Father Arnold Weber: spirit of acceptance lives on after loss

Katie Sisk, News Editor

Communities often must face the loss of beloved members, but rarely does a single person have as lasting and widespread an impact on so many communities as Father Arnold Weber. After guiding Benilde-St. Margaret’s as Religion Department head then Co-President for three years, inspiring the Holy Name of Jesus Parish with his homilies for 23 years, and retiring at St. John’s Abbey, Father Arnold passed away on Feb. 9, 2012.

The Benilde-St. Margaret’s community owes much of its development to Father Arnold.

“He and the other Benedictines that were here at that time period continued to help shape and form what we are as a community,” said Campus Minister Mr. Mike Jeremiah, or Mr. J.

Those who knew Father Arnold learned the importance of working hard through his high expectations of others. “He could inspire people to do things he didn’t know they could do, and he was more than willing to give other people credit for what they did…nobody worked harder than he did, but he expected everybody that worked with him to work very, very hard,” said Mr. Joel Loecken, religion teacher.

Father Arnold was known for his ability to challenge his congregation with demanding homilies that inspired real change. “It was fascinating because they liked him so much. He’d say the craziest stuff and people really respected him so they listened,” said Mr. Loecken.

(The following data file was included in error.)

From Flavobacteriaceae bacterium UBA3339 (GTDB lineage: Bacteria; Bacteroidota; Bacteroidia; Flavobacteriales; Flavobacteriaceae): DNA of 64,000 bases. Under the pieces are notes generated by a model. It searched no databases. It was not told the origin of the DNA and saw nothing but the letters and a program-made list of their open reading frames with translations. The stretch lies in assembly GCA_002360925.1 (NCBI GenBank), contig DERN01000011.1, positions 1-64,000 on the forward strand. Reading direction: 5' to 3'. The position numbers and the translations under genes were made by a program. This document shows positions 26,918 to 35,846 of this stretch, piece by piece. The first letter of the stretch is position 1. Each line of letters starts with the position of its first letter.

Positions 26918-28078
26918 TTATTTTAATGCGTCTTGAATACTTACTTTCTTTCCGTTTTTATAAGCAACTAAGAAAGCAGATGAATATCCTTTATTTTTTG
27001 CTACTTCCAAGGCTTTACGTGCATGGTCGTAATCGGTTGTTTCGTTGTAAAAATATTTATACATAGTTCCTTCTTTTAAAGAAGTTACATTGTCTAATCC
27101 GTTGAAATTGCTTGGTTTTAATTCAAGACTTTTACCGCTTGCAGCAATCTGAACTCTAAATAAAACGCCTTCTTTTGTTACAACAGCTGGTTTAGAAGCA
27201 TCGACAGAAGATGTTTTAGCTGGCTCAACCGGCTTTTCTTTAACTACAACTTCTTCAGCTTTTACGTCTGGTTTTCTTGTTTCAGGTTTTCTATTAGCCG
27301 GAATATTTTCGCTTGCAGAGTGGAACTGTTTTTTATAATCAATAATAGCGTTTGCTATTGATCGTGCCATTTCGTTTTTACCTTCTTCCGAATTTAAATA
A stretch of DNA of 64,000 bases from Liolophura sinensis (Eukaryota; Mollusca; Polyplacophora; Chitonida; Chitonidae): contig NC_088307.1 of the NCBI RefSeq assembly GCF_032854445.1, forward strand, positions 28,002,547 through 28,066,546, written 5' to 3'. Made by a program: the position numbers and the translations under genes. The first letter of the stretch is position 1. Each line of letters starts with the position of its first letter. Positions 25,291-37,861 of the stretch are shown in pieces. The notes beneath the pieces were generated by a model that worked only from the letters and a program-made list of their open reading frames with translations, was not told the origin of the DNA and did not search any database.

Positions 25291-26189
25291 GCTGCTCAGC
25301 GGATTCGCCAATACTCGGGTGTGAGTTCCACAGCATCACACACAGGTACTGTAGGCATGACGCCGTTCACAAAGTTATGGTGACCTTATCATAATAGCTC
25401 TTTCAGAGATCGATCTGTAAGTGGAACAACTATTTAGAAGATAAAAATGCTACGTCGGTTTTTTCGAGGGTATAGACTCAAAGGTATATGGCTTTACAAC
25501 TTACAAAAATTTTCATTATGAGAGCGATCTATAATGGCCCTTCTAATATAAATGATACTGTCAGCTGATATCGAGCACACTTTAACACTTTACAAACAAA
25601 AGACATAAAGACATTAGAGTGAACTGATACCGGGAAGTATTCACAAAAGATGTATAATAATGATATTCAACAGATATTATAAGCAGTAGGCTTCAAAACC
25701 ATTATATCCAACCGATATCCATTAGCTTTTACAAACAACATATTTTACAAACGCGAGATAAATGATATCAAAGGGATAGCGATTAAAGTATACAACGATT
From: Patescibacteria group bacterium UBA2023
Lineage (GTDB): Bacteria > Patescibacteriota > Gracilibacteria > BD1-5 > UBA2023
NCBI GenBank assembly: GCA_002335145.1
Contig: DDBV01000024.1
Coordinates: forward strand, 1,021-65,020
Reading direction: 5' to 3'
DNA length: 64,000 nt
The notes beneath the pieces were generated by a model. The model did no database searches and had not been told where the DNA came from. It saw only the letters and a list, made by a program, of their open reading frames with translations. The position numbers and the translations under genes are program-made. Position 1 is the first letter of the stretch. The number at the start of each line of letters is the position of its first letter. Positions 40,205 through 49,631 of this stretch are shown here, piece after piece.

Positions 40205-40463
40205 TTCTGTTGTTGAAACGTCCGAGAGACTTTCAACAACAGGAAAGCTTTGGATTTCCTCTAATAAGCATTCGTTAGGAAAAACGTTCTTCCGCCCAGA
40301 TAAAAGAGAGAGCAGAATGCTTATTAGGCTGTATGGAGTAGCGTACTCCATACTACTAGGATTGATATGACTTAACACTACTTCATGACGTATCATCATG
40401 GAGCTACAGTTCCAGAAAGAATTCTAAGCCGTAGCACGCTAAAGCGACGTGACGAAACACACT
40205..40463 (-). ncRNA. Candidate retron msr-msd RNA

Much of his influence stemmed from his spirit of acceptance, which helped build a hospitable community. “He told me once, ‘Accept them as they are and invite them along,’ and that’s what I have always tried to as campus minister,” said Mr. J.

His effect on the BSM community can still be seen through the character of its members. “I still see parts of him at BSM––the hospitality that we strive for is a result of his sense of hospitality. I sense the work ethic is partly something he brought to the school,” said Mr. Loecken.

His personality traits, along with his ability to connect with anyone who came in contact with him, made his personality and spirit especially strong and memorable. “I think the thing that struck me most about him was his very easy a very easy going style in the sense of speaking to people he was extremely gifted in meeting people where they are and speaking their language,” said Br. Paul-Vincent Niebauer, a member of the St. John’s Abbey community where Father Arnold spent the final years of his life in retirement.

Even in his final years, Father Arnold worked to instill his positive beliefs in his community. “Even within the retirement center [he was] helping to create harmony, and a good sense of humor, and love and respect for everyone. But when you’ve got someone that strong and behaving in that way it tends to act as a leavening,” said Br. Niebauer.

The impact on the numerous communities he belonged to shows itself in the number of people mourning his passing. “A lot of people there brought their kids and their grandkids [to the funeral] because they wanted them to see what he was like. There were over a thousand people at his funeral,” said Mr. Loecken.

Father Arnold’s influence continues through many others who knew him. “If you think of it like ripples in a pond like when you throw in a pebble and the ripples all go out, that was his life. All the people whose lives he touched still feel his influence…Countless lives are touched by those whose lives he had an impact on,” said Mr. J.

In order for his message and spirit to continue, members of the BSM community along with the others he belonged to must remember what he stood for. “We need to be as hospitable and welcoming in a sense of within ourselves with each other as well as those people the outside,” said Br. Niebauer.